Callison, one of the nation's largest architecture firms, has named Jim Rothwell as CEO.

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Callison, one of the nation’s largest architecture firms, has named Jim Rothwell as CEO.

Rothwell, whose credits including leading the Seattle-based firm’s work in the Middle East, takes over at a time when domestic construction has shriveled and work in the developing world has become increasingly important but highly competitive.

He said the firm had net revenue of roughly $90 million in the fiscal year ended Sept. 30, a sharp drop from its peak of $120 million two years earlier.

The mix has changed, too: Callison got 60 percent of its revenue from the international market and 40 percent in the U.S. this past year, while “three years ago that would have been flipped the other way around,” Rothwell said.

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Callison’s recent U.S. work includes such projects as The Bravern mixed-use complex in Bellevue and Amazon’s new corporate campus in South Lake Union. But as such big domestic projects finish up, there are few new ones in the pipeline, said Rothwell, a 26-year Callison veteran.

Overseas, demand remains strong but competing firms from the U.S. and United Kingdom have flooded into the scene, he said. Where clients “were standing in line” waiting for a globally recognized architectural firm to take their project, “it’s the exact opposite now,” he said. The competitive climate has driven down fees in international markets, he said.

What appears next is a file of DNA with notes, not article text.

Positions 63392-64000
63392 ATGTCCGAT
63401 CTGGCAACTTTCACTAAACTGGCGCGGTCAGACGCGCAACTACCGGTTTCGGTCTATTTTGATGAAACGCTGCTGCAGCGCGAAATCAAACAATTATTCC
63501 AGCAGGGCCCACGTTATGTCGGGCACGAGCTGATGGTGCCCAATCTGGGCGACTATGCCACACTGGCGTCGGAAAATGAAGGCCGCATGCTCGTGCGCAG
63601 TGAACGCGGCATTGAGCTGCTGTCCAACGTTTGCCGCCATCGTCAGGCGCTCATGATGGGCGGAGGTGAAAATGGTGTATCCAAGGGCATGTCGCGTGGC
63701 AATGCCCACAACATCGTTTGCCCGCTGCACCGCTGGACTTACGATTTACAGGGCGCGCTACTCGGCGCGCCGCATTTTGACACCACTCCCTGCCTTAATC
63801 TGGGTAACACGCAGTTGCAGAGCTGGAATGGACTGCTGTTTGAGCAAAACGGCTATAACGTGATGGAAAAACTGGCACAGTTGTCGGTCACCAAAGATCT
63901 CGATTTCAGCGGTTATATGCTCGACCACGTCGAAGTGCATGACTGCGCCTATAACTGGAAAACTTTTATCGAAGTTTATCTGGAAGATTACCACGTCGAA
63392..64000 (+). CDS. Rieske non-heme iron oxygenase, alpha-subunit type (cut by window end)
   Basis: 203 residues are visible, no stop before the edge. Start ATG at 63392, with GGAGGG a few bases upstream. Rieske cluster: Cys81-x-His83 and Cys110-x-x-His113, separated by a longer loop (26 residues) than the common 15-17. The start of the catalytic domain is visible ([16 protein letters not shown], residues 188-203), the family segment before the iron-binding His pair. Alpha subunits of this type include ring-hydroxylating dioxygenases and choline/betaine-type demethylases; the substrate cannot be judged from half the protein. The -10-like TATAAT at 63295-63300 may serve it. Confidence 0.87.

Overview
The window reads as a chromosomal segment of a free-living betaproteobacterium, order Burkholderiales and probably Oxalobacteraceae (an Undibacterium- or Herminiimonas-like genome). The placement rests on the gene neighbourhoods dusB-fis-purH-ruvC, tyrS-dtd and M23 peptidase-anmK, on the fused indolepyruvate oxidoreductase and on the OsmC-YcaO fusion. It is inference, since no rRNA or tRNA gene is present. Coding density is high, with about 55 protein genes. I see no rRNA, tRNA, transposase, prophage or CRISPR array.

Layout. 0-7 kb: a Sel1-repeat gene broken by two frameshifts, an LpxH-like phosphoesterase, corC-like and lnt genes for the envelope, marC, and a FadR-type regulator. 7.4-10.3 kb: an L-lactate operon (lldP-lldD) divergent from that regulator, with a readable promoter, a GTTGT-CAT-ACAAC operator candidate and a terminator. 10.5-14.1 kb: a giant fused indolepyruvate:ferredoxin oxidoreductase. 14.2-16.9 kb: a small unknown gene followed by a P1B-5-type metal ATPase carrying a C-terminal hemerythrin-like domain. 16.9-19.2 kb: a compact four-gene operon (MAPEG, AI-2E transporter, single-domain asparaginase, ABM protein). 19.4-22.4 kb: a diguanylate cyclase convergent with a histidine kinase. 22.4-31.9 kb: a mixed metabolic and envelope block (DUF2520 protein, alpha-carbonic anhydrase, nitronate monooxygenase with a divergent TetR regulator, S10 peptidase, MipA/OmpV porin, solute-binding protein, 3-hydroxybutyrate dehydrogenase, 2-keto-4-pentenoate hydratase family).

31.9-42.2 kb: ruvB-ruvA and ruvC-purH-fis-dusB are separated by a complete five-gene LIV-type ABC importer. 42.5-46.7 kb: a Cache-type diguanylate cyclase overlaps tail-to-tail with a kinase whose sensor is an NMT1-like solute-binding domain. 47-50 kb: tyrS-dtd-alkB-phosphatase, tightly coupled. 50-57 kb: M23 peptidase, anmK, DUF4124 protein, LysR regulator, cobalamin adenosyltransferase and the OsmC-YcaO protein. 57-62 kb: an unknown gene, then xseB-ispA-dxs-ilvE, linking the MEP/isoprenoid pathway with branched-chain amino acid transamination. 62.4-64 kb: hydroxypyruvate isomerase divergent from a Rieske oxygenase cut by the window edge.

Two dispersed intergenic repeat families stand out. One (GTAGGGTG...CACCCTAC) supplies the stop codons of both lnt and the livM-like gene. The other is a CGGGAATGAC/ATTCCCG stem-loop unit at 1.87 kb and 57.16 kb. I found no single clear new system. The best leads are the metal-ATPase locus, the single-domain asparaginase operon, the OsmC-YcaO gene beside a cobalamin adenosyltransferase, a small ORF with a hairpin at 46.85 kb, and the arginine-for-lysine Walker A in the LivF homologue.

He said Callison is fortunate that in China — “probably the flushest market in work right now” — the firm has been active for more than 15 years and has a well-known track record.

Bill Karst, Rothwell’s predecessor as CEO, stepped down 19 months ago to focus on the China market and is now heading a new joint venture between Callison and the Beijing architectural firm Haya.

Although worldwide revenues are down, said Rothwell, “in China we’ve actually increased our revenues.”

He predicted a modest upturn in business for 2011, saying Callison has budgeted for net revenues of $100 million. “We see the opportunity coming back — we hope sometime next year.”

Rothwell noted that “traditionally, the architect is at the tip of the spear of the construction cycle,” so even if business does turn upward for Callison, it doesn’t mean a good year for general contractors. “The year after, I think they might get back to business.”

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